“Life-Changing” Rhodes Profiled in Revised and Expanded College Guide

ShareThis
Translate

Publication Date: 8/14/2006


College Placement Bureau founder Loren Pope has again selected Rhodes College for inclusion in his revised and expanded edition of the popular guide Colleges That Change Lives: 40 Schools That Will Change the Way You Think About Colleges (Penguin; August 2006). According to Pope, the 40 schools excel at developing potential, values, initiative and risk-taking in a wide range of students.

Pope was education editor of the New York Times in the 1950s and in 1965 opened the College Placement Bureau in Washington, D.C., to help families of college-bound students make informed choices. He also is author of Looking Beyond the Ivy League. Pope’s first edition of Colleges That Change Lives was published in 1996.

In addition to assessments by students, professors and administrators, the 2006 guide includes a description of each college’s personality; a “ten years later” section for each college listed, profiling the success of the school’s graduates; upperclass students’ advice to new students; and sections on home schooling, learning disabilities and single-sex education. According to the publisher, “The 40 life-changing colleges profiled may be little known in a status industry, but they are outdoing the Ivies and major universities in producing winners.”

Pope begins his profile of Rhodes by calling attention to the school’s architectural unity and its "elegant, Oxford-like campus of lovely grounds and collegiate Gothic buildings with leaded glass windows." He also mentions facilities that have been added since his last visit to campus—the new library that serves as the center of campus, a comprehensive sports and recreation center and student apartments.

Also mentioned are those programs expanding an emphasis on student engagement such as Rhodes CARES (Center for Academic Research and Education through Service), the Rhodes Institute for Regional Studies, 15 scholarships awarded to students who make significant commitment to service, and Rhodes’ partnership with St. Jude Children′s Research Hospital to provide research opportunities for science majors.

Citing grade point averages and test scores, Pope notes, “Rhodes is more selective than most of the colleges in the book. However, Dave Wottle, Rhodes Dean of Admissions and Financial Aid, adds ‘No grouping of numbers can adequately convey the importance we place on the subjective criteria . . . counselor and teacher recommendations, a personal interview, the application essay, and extracurricular involvements. We want a very motivated and diverse group of talented students.’”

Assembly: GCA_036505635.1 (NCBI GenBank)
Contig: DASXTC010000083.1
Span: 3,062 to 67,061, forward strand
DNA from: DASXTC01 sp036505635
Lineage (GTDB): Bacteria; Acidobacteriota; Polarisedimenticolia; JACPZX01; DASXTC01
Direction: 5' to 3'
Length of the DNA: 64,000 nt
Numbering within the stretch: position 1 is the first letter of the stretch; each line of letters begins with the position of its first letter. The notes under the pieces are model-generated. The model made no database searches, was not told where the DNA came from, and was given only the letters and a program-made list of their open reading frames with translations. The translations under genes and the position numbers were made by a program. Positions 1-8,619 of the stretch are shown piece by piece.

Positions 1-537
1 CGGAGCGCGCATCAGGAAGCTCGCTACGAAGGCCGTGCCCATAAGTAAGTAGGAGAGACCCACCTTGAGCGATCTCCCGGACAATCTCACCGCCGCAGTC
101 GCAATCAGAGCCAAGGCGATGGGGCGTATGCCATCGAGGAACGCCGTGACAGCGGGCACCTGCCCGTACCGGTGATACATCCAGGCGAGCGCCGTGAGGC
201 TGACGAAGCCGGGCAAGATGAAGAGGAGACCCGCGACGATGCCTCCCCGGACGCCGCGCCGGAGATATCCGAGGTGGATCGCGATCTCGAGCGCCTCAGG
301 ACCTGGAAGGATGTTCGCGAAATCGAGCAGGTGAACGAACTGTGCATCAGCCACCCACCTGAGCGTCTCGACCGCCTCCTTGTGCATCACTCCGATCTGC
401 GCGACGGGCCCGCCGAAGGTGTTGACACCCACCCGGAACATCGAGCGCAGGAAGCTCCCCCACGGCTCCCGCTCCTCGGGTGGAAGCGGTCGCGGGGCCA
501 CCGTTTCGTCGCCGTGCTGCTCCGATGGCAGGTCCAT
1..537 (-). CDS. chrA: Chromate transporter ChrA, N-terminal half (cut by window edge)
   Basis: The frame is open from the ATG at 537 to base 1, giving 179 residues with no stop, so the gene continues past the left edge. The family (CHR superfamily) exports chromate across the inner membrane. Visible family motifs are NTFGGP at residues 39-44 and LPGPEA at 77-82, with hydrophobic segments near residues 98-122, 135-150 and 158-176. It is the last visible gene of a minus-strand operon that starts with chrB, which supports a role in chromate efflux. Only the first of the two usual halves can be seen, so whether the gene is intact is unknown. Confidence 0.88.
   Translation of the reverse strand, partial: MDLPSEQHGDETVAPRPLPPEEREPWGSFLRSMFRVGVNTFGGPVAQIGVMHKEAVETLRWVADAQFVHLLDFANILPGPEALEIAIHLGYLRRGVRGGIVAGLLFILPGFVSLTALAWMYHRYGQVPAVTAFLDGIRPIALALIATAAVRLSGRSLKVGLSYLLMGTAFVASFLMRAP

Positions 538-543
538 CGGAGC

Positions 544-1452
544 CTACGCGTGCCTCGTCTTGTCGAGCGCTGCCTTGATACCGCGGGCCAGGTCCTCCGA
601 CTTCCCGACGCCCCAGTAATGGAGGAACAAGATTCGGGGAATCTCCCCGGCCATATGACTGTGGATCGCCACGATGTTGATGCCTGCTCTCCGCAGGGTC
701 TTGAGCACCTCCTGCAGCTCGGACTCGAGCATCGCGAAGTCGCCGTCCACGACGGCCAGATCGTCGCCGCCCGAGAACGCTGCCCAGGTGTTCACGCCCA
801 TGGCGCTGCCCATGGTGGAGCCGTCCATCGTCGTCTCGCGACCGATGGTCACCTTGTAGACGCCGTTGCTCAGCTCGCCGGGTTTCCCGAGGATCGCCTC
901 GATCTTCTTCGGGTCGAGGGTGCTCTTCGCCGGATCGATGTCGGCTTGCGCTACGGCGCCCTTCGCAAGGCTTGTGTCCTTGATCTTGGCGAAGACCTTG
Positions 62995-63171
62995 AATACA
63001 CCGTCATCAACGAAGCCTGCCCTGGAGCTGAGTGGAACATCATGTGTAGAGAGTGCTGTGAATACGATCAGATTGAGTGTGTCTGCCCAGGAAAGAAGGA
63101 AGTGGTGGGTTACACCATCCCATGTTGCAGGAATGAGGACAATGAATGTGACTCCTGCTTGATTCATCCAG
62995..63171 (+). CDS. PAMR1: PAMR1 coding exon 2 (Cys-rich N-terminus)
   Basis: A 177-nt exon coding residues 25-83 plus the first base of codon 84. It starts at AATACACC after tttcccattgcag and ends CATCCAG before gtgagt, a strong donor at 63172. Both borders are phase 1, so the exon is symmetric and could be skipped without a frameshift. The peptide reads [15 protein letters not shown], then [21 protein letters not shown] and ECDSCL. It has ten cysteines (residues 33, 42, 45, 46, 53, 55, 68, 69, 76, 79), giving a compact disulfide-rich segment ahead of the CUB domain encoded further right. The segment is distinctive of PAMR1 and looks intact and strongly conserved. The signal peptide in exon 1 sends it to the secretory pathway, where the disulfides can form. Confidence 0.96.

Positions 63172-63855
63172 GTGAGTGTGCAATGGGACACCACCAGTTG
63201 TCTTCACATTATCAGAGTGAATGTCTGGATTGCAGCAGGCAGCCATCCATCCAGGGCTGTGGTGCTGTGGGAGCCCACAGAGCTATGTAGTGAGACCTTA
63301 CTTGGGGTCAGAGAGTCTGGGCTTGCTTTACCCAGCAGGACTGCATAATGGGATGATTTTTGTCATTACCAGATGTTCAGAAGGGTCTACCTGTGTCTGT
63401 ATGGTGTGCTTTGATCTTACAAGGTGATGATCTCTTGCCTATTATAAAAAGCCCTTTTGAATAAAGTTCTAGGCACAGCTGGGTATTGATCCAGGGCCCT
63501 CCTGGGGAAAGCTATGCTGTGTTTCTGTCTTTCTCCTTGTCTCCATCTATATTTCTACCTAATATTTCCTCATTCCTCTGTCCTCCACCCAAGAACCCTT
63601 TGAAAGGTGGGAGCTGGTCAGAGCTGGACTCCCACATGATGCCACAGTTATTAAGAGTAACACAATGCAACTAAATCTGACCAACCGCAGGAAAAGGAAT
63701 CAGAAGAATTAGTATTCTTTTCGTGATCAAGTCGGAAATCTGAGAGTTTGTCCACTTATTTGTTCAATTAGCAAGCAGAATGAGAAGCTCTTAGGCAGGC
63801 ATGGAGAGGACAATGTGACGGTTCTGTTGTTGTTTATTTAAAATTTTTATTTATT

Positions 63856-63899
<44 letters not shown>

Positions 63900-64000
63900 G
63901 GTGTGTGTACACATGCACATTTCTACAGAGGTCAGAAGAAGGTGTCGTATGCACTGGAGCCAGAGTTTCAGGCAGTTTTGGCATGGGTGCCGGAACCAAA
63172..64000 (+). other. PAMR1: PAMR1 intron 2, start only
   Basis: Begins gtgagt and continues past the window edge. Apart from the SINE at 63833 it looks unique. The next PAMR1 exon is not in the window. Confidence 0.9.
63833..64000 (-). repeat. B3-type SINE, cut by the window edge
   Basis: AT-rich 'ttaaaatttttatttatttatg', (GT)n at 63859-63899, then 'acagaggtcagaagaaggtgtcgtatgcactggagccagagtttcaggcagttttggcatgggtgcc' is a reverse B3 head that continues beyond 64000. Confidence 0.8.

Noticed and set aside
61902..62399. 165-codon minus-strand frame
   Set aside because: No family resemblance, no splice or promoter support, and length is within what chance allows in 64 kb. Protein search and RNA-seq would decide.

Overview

Pope says “First-rate, caring scholar-teachers are the hallmark of the colleges in this book, but I was especially impressed with the ones I talked with at Rhodes.”  As one of the Rhodes professors interviewed, Dr. Marshall McMahon says, “There is a community of scholarship among the students. Even in their social life, it’s hard to get away from their common purpose. When you’re out on Saturday night, you get conversational exposures to the ideas or problems discussed in class. Life is a learning experience.”

Adds Pope, “Aside from the core courses, students have a panoply of choices: traditional majors or interdisciplinary ones, internships in many different fields that may open career doors, a variety of foreign-study experiences – including, of course, a term at Oxford.”

In Colleges That Change Lives, Rhodes alumni also provide testimonials about their experiences. A 2004 physics alumnus describes his teachers as “more family than faculty” and adds that because of their support and encouragement, he was able to win a National Science Foundation Graduate Fellowship. A 1996 graduate and actor notes, “Rhodes is a wonderful place that teaches us to be who we dream to be and accepts us for what we are while we are there.”

After ten years, says Pope about Rhodes graduates, “A thread that runs through their testimonials is the number who had no idea when they came to college that they could achieve the things they did, whether it was a creative, research, or learning triumph or some athletic or extracurricular accomplishment.”